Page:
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There is evidence that systematic cardiac arrest care after return of spontaneous circulation (ROSC) improves chances of survival with a good quality of life. Post cardiac arrest care is a critical component of advanced life support. It is postulated that exposing ischaemic brain tissue to significant hyperoxaemia during this period increases the possibility of oxidative injury and cellular death.


This study was designed to demonstrate the feasibility of completing a cluster-randomised clinical trial to determine if oxygen therapy titrated to oxygen saturation as measured by a pulse oximeter (target SpO2 94–98%) for 1 hour after a sustained return of spontaneous circulation (ROSC) is superior in improving outcome following non traumatic out of hospital cardiac arrest (OHCA) in adults, compared with the use of non-titrated, 100% oxygen.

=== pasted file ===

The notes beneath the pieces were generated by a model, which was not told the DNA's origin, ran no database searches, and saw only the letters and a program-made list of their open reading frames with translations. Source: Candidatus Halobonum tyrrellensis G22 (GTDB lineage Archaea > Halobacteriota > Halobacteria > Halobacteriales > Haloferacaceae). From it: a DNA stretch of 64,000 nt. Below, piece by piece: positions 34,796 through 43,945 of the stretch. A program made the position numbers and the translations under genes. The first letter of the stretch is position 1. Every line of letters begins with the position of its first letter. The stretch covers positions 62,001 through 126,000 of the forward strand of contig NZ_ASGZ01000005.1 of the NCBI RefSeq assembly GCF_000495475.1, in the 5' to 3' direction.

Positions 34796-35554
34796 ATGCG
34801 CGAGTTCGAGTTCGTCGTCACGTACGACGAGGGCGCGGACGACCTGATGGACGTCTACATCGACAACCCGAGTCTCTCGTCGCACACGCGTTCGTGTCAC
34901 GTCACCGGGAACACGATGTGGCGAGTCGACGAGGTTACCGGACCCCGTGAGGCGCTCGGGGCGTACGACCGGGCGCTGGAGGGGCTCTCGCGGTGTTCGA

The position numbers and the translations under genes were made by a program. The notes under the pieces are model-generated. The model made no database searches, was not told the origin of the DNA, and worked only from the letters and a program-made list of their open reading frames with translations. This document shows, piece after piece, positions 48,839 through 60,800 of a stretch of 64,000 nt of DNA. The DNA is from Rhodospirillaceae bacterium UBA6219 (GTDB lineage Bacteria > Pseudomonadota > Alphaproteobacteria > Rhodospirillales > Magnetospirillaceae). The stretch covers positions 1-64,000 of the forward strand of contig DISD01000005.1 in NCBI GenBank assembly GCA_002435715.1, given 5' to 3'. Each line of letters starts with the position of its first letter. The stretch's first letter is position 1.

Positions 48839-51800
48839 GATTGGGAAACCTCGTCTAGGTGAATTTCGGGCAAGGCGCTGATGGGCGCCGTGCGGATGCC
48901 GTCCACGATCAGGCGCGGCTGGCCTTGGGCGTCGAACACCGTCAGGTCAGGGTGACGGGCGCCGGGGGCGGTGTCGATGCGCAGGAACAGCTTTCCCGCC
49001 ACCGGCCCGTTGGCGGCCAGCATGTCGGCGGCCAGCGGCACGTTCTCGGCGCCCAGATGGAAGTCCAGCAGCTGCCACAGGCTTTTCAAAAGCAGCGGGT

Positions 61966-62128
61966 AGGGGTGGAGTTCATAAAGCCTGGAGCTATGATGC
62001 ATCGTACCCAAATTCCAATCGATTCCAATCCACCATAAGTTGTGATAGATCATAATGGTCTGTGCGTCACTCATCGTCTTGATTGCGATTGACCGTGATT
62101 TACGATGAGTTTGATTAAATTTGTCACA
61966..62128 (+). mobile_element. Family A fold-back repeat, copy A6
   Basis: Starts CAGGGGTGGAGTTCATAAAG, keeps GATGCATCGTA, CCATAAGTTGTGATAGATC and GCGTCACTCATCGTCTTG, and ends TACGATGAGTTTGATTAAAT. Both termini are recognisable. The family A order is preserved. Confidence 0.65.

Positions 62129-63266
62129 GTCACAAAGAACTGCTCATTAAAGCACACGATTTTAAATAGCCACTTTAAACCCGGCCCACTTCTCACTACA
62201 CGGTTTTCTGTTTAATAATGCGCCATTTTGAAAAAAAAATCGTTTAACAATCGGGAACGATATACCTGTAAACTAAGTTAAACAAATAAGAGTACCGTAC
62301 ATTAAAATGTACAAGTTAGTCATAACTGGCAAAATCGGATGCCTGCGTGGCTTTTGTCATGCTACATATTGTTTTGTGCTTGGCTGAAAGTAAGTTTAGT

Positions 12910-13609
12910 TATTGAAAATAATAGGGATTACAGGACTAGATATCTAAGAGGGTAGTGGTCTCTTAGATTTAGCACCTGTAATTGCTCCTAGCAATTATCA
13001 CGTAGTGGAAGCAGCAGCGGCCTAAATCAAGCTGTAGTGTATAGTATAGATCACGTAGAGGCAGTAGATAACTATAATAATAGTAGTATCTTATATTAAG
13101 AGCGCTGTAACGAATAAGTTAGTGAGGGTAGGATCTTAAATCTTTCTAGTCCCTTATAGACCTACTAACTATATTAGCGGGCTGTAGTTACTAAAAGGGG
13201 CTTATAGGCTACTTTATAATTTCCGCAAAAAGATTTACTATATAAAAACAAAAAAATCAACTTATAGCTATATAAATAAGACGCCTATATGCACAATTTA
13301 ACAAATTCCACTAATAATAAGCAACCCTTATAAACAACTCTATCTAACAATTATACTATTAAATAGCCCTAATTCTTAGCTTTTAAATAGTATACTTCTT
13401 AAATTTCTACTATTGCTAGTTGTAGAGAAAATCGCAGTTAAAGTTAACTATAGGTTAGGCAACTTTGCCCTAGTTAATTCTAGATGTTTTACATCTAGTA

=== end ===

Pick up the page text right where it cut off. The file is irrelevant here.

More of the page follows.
Paramedics were randomly allocated to one of two trial arms (100% oxygen or titrated oxygen to a target SpO2 of 94–98%). The intervention was initiated in adult non-traumatic OHCA once the patient achieved a sustained (>2 minutes) ROSC. Interventions were either the administration of 100% oxygen or oxygen titrated to a target SpO2 of 94–98% for 60 minutes, continued in the receiving Emergency Department if necessary.


In the intervention arm of the study, paramedics were able to titrate the inspired oxygen concentration in 72% of patients and obtain a reliable reading of oxygen saturation immediately after ROSC in 61% of patients.


The assigned oxygen therapy was continued for 60 minutes after ROSC in 74% of patients for whom the intervention was initiated. Legitimate reasons for discontinuation (e.g. death) occurred in a further 11%.


This study indicates that a future full scale trial to determine if titrated oxygen therapy is superior to 100% oxygen in improving patient outcome after non traumatic OHCA is feasible.

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